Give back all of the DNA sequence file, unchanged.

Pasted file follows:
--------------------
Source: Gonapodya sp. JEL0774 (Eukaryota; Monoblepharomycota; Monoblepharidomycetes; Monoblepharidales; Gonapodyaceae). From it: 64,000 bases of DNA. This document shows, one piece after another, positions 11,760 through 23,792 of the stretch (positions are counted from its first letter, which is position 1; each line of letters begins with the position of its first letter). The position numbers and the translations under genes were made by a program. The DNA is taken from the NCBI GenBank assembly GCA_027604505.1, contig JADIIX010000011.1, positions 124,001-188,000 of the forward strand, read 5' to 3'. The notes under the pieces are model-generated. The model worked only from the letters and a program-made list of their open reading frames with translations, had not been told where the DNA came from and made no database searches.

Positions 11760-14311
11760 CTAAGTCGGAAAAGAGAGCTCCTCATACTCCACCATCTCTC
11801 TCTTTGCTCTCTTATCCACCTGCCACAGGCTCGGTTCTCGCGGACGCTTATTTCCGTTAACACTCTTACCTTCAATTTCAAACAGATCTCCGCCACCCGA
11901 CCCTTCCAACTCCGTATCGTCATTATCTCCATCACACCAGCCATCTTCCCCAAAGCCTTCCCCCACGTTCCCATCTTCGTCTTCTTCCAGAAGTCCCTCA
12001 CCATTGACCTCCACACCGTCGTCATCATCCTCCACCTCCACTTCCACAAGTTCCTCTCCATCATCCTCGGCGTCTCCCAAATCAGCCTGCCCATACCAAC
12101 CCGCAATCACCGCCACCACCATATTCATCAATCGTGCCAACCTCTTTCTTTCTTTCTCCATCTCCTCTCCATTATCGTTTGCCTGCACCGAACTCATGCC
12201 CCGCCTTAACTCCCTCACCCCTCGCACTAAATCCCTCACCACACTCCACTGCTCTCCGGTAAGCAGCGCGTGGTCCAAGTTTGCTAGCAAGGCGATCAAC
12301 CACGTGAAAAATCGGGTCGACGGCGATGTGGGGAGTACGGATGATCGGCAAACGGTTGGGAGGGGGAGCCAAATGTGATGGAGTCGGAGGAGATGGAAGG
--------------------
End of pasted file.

Source: Gonapodya sp. JEL0774 (Eukaryota; Monoblepharomycota; Monoblepharidomycetes; Monoblepharidales; Gonapodyaceae). From it: 64,000 bases of DNA. This document shows, one piece after another, positions 11,760 through 23,792 of the stretch (positions are counted from its first letter, which is position 1; each line of letters begins with the position of its first letter). The position numbers and the translations under genes were made by a program. The DNA is taken from the NCBI GenBank assembly GCA_027604505.1, contig JADIIX010000011.1, positions 124,001-188,000 of the forward strand, read 5' to 3'. The notes under the pieces are model-generated. The model worked only from the letters and a program-made list of their open reading frames with translations, had not been told where the DNA came from and made no database searches.

Positions 11760-14311
11760 CTAAGTCGGAAAAGAGAGCTCCTCATACTCCACCATCTCTC
11801 TCTTTGCTCTCTTATCCACCTGCCACAGGCTCGGTTCTCGCGGACGCTTATTTCCGTTAACACTCTTACCTTCAATTTCAAACAGATCTCCGCCACCCGA
11901 CCCTTCCAACTCCGTATCGTCATTATCTCCATCACACCAGCCATCTTCCCCAAAGCCTTCCCCCACGTTCCCATCTTCGTCTTCTTCCAGAAGTCCCTCA
12001 CCATTGACCTCCACACCGTCGTCATCATCCTCCACCTCCACTTCCACAAGTTCCTCTCCATCATCCTCGGCGTCTCCCAAATCAGCCTGCCCATACCAAC
12101 CCGCAATCACCGCCACCACCATATTCATCAATCGTGCCAACCTCTTTCTTTCTTTCTCCATCTCCTCTCCATTATCGTTTGCCTGCACCGAACTCATGCC
12201 CCGCCTTAACTCCCTCACCCCTCGCACTAAATCCCTCACCACACTCCACTGCTCTCCGGTAAGCAGCGCGTGGTCCAAGTTTGCTAGCAAGGCGATCAAC
12301 CACGTGAAAAATCGGGTCGACGGCGATGTGGGGAGTACGGATGATCGGCAAACGGTTGGGAGGGGGAGCCAAATGTGATGGAGTCGGAGGAGATGGAAGG